Non-functional Requirements

Last post 07:18 pm June 2, 2021
by Daniel Wilhite
3 replies
06:55 pm June 1, 2021

Should we add non-functional requirements to DoD or Product Backlog to make them visible?

Can someone please briefly explain NFR and provide real cases for it?

12:04 am June 2, 2021

"The Product Backlog is an emergent, ordered list of what is needed to improve the product." A non-functional requirement, by itself, is not something that is needed to improve the product. However, a deviation or gap from a non-functional requirement could be expressed as a Product Backlog Item. Some non-functional requirements could also be captured as part of the Definition of Done, but others may not lend itself well to this.

It may be useful to take a look at a few examples. Wikipedia has a (non-exhaustive) list of types of non-functional requirements.

If you have requirements to perform security analysis of the product, that would be something useful to include in your Definition of Done. Performance and response time requirements may also be part of the Definition of Done or as some other form of acceptance criteria for individual Product Backlog Items.

If a system deviates from a performance requirement, develops a security vulnerability that must be remediated, or needs changes to support something like fault tolerance or reliability, the specific changes could be captured in a Product Backlog Item and placed into the Product Backlog.

Escrow, data retention, and legal requirements may not be suitable for the Product Backlog or Definition of Done.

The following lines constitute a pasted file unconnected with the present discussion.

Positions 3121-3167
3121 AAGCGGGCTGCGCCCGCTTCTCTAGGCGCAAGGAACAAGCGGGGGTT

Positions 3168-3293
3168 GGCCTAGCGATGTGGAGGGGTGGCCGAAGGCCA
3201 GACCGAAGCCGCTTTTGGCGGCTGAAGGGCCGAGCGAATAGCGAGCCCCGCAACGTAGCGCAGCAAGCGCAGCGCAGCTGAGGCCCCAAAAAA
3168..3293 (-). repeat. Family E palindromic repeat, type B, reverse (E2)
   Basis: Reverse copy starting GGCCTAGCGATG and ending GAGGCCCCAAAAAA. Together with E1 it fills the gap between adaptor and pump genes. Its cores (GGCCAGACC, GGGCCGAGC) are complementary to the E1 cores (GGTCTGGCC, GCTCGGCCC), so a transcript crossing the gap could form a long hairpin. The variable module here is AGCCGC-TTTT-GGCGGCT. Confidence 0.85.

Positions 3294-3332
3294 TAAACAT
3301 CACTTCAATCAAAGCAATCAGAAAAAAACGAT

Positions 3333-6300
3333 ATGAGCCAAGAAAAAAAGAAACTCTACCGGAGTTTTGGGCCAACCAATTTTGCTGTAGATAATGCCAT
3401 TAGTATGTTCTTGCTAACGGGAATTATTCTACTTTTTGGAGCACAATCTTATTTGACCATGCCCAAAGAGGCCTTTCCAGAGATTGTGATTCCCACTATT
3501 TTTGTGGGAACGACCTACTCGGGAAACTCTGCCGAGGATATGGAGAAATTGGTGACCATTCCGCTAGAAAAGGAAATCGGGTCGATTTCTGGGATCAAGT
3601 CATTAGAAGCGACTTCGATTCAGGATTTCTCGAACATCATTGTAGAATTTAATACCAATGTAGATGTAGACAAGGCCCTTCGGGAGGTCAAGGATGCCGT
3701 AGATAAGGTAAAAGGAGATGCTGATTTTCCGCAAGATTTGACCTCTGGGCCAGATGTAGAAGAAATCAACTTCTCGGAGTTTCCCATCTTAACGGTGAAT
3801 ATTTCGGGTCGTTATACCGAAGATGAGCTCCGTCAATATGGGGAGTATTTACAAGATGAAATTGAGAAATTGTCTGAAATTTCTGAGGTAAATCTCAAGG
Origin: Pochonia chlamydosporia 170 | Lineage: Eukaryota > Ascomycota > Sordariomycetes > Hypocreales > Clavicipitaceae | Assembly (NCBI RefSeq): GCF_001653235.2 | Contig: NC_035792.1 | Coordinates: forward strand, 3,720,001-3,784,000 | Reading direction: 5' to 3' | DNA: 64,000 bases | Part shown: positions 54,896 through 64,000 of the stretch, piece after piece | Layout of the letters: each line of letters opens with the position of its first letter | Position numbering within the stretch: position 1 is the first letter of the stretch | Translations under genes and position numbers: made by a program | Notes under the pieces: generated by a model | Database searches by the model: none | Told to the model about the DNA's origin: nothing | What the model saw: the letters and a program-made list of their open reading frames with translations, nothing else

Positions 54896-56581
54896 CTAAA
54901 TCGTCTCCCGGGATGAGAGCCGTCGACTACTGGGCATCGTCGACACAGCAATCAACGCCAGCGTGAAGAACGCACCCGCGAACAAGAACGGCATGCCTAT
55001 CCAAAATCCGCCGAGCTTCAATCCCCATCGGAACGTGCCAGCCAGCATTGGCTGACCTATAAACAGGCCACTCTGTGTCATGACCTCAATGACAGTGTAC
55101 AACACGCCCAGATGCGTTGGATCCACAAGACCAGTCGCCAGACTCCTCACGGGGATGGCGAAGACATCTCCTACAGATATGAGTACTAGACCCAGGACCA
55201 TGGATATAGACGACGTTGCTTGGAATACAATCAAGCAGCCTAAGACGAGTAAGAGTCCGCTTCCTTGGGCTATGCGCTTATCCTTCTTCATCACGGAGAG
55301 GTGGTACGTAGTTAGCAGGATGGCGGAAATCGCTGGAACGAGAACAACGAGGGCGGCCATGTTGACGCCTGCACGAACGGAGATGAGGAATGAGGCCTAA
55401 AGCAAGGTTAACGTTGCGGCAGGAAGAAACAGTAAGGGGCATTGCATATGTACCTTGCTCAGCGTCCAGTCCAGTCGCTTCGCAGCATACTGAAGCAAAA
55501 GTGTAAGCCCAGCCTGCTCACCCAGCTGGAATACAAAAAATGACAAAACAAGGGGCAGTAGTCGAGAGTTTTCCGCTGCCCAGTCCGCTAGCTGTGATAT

05:03 am June 2, 2021

Should we add non-functional requirements to DoD or Product Backlog to make them visible?

The Developers are accountable for ensuring that all increments are Done and of immediately usable quality. To meet this accountability, they may stipulate that certain quality requirements are non-negotiable and essential to the Definition of Done.

Requirements that are thought to constitute negotiable scope may be ordered by the Product Owner on the Product Backlog for possible inclusion in future increments.

Can someone please briefly explain NFR and provide real cases for it?

Non Functional Requirements include performance, maintainability, reliability, feasibility, interoperability, integrateability, stability, testability, correctness, reusability, sustainability, enhanceability, and usability. They often describe qualities that are, or ought to be, invariant to the increment supplied and can often describe work necessary for an increment to be Done.

07:18 pm June 2, 2021

I agree with @Thomas Owens and @Ian Mitchell that non functional requirements do not have a place in the Product Backlog and are better made visible in the Definition of Done.

However work done to implement could have a place.  For example if there is a new non functional requirement that a product has to be load tested to a specific threshold there could be work that is needed to implement the ability to do the load testing. To me that is considered Technical Debt that would need to be addressed. Once that is addressed, the ongoing practice of ensuring the non functional requirement is met would be part of the Definition of Done.